In the final fifteen years of the life of legendary director Orson Welles he pins his Hollywood comeback hopes on a film, The Other Side of the Wind, in itself a film about an aging film director trying to finish his last great movie.
Essay film shot for TV including Orson Welles reflections on Othello close to the Moviola, a chat with Hilton Edwards and Micheál MacLiammóir and fragments of a conversation with the audience in Boston after a screening of the film.
Magician: The Astonishing Life and Work of Orson Welles looks at the remarkable genius of Orson Welles on the eve of his centenary - the enigma of his career as a Hollywood star, a Hollywood director (for some a Hollywood failure), and a crucially important independent filmmaker. Orson Welles's life was magical: a musical prodigy at age 10, a director of Shakespeare at 14, a painter at 16, a star of stage and radio at 20, romances with some of the most beautiful women in the world, including Rita Hayworth. His work was similarly extraordinary, most notably Citizen Kane, (considered by many to be the most important movie ever made), created by Welles when he was only 25. In the years following Citizen Kane, Welles's career continued to change as he made film after film (some never finished, many dismissed) and acted in other projects often to earn money in order to keep making his own films. Magician features scenes from almost every existing Welles film, from Hearts of Age, (which he ...Written by
When the paternity of Welles's alleged son is mentioned, one of the photographs which is shown and purported to be of Welles is actually a photograph of Vincent D'Onofrio, who played Welles in Ed Wood. See more »
Fascinating insight into one of the most original artists in history.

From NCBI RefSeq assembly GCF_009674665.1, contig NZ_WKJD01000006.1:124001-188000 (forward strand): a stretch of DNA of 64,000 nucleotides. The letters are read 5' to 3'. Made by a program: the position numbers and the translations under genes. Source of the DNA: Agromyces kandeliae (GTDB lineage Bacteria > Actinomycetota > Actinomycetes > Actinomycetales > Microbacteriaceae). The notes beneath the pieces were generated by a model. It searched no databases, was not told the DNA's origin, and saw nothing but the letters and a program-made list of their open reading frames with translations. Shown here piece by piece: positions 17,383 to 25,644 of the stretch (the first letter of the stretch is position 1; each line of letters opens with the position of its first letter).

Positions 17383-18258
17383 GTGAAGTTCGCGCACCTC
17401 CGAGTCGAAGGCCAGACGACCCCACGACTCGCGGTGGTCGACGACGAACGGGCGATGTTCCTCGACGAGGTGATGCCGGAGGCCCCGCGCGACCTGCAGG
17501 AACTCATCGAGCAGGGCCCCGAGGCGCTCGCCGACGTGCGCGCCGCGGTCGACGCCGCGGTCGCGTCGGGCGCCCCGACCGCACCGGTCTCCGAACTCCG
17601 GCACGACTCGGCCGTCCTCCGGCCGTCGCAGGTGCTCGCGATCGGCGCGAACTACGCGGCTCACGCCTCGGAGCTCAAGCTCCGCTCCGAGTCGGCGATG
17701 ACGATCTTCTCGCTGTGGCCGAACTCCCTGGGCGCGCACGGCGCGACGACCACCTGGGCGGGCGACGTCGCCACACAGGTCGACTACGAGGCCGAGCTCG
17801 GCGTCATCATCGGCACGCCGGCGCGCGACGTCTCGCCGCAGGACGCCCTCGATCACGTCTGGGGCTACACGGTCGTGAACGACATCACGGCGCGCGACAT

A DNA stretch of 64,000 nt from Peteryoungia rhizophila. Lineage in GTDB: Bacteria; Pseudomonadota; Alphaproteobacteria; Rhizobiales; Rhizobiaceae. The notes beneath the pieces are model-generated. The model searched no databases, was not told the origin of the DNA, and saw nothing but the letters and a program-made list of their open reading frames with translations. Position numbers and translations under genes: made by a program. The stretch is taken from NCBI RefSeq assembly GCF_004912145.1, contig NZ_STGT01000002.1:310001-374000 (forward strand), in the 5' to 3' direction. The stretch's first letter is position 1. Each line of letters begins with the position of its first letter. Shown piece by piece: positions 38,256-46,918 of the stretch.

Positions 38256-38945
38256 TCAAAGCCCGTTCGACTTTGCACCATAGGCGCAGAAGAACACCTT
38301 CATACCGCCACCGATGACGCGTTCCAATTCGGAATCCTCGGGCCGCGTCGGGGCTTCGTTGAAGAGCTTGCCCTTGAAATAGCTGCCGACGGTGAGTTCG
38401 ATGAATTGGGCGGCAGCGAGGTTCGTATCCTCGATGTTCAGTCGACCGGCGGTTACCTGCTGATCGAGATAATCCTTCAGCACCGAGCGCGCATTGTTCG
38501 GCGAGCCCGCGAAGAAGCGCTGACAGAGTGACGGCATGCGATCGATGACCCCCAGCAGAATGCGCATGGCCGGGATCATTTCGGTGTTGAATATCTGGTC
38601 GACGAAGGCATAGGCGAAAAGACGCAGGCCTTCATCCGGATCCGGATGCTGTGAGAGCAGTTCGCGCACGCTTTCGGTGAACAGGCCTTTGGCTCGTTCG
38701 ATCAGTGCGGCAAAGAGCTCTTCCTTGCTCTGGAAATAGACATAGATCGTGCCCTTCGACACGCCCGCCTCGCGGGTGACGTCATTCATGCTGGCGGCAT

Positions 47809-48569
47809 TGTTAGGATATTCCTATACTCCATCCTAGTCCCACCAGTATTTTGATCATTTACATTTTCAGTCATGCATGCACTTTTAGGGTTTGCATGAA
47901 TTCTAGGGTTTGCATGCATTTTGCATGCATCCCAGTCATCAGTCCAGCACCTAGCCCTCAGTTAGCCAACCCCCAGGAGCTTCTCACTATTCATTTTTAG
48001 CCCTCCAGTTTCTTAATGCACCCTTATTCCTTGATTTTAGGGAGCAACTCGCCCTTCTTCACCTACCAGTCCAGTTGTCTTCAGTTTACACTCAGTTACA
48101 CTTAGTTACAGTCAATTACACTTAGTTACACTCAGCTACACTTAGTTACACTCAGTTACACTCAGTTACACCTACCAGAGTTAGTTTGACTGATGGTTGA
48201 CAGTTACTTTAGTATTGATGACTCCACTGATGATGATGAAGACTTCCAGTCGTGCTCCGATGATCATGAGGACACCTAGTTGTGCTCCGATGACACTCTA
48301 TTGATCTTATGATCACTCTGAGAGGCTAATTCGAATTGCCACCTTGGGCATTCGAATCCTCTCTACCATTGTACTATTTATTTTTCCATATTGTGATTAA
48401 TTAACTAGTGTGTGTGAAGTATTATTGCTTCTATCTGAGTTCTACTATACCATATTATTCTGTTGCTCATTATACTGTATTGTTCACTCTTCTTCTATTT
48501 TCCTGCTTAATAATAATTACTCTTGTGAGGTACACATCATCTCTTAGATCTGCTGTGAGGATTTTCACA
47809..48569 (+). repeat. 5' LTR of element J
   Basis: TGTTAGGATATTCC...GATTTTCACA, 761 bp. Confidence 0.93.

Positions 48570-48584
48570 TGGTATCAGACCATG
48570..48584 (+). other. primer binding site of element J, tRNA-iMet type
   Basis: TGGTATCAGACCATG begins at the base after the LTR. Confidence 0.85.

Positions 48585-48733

In spite of what another reviewer thinks, I found "Magician: The Astonishing Life and Work of Orson Welles" to be an engrossing and fascinating documentary on one of cinema's most original artists. It is the ideal tribute in celebrating 100 years after Orson Welles was born. The interviews offer some insight into the man as well as the director and actor and the contribution from Welles biographer and actor Simon Callow is especially valuable. From the time Orson Welles decided on a career in showbusiness, he was destined to do things his way by being an individualist. Part of this may have been down to his being a Democrat and that his mother was politically very active in helping to establish women's rights. Welles was the kind of artist who would sacrifice his principles for no one, certainly not with his directing career. All this is shown via Welles' infamous clashes with "R.K.O" over his first two movies, "Citizen Kane" and "The Magnificent Ambersons" and how Hollywood deemed the director to be virtually unemployable by the end of the 1940s. I enjoyed the section about Welles' career in radio where he created "The Mercury Theatre" which was dedicated to producing dramas of the highest quality (which they did). The discussion over the production of "War of the Worlds" is probably the career highlight for Welles as far as the medium of radio is concerned. It was a pity that Orson Welles couldn't make his version of the novel "Heart of Darkness" by Joseph Conrad. Such a film would have been the equal of "Citizen Kane" in terms of sheer cinematic value and influence. The documentary reveals that "R.K.O" insisted to Welles that he reduce the budget for his forthcoming movie "Heart of Darkness" by so much. After the director told the studio that this couldn't be done, the project was shelved indefinitely. I shalln't talk about "Citizen Kane" very much as a lot has been said about the film many a time. For myself, I have come to appreciate and to enjoy the film a good deal. The documentary shows how Orson Welles struggled to secure any financial support for his later films after his reputation throughout Hollywood proceeded him. Welles took on some acting jobs in England, so as to raise money for his film adaptations based on the work of William Shakespeare. There is discussion about Welles' work on the masterpiece, "The Third Man." It is interesting to note that even though Orson Welles is the one people remember the most from that film, his time on screen is not much and he didn't work for long on "The Third Man." I had a chuckle when the documentary revealed how Welles refused to be filmed inside the real sewers in Vienna and that an elaborate reconstruction was built at one of the British film studios - just to please him! Something that wasn't mentioned to the best of my knowledge, was the fact that Orson Welles worked on the radio shows "The Lives of Harry Lime" and "The Black Museum." Both shows are hugely entertaining and should be better known. Peter Bogdanovich talks extensively about his interviews and discussions he had with Welles and this was fascinating. To read all about their discussions, the volume "This is Orson Welles" comes highly recommended. There is interview footage with the man himself and this is essential in gaining an idea as to what made the man tick. I think the documentary offers insight into the man as well the director. Orson Welles was the kind of person who carried with him an aura of mystery and seemed to encourage people to think of him in that way. A thoroughly enjoyable documentary all round. Fans of Orson Welles should like this.
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